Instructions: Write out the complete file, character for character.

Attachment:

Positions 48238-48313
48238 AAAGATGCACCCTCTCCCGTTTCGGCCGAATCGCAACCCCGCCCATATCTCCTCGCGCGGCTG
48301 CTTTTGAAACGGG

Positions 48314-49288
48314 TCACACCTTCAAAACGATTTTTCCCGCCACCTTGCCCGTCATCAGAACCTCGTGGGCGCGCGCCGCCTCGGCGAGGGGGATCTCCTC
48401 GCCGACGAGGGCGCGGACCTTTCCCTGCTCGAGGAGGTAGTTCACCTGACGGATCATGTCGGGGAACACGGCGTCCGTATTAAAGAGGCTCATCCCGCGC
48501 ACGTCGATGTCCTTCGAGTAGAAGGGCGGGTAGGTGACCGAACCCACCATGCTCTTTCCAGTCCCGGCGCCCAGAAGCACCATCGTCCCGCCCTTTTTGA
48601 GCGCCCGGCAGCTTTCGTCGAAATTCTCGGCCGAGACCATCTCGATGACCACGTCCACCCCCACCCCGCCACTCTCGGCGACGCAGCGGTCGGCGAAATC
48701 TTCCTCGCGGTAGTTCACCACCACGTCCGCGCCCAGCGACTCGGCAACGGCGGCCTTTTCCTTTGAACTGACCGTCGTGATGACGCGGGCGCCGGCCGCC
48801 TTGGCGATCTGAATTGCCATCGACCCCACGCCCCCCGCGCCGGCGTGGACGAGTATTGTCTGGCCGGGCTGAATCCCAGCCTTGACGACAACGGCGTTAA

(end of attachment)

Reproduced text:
Positions 48238-48313
48238 AAAGATGCACCCTCTCCCGTTTCGGCCGAATCGCAACCCCGCCCATATCTCCTCGCGCGGCTG
48301 CTTTTGAAACGGG

Positions 48314-49288
48314 TCACACCTTCAAAACGATTTTTCCCGCCACCTTGCCCGTCATCAGAACCTCGTGGGCGCGCGCCGCCTCGGCGAGGGGGATCTCCTC
48401 GCCGACGAGGGCGCGGACCTTTCCCTGCTCGAGGAGGTAGTTCACCTGACGGATCATGTCGGGGAACACGGCGTCCGTATTAAAGAGGCTCATCCCGCGC
48501 ACGTCGATGTCCTTCGAGTAGAAGGGCGGGTAGGTGACCGAACCCACCATGCTCTTTCCAGTCCCGGCGCCCAGAAGCACCATCGTCCCGCCCTTTTTGA
48601 GCGCCCGGCAGCTTTCGTCGAAATTCTCGGCCGAGACCATCTCGATGACCACGTCCACCCCCACCCCGCCACTCTCGGCGACGCAGCGGTCGGCGAAATC
48701 TTCCTCGCGGTAGTTCACCACCACGTCCGCGCCCAGCGACTCGGCAACGGCGGCCTTTTCCTTTGAACTGACCGTCGTGATGACGCGGGCGCCGGCCGCC
48801 TTGGCGATCTGAATTGCCATCGACCCCACGCCCCCCGCGCCGGCGTGGACGAGTATTGTCTGGCCGGGCTGAATCCCAGCCTTGACGACAACGGCGTTAA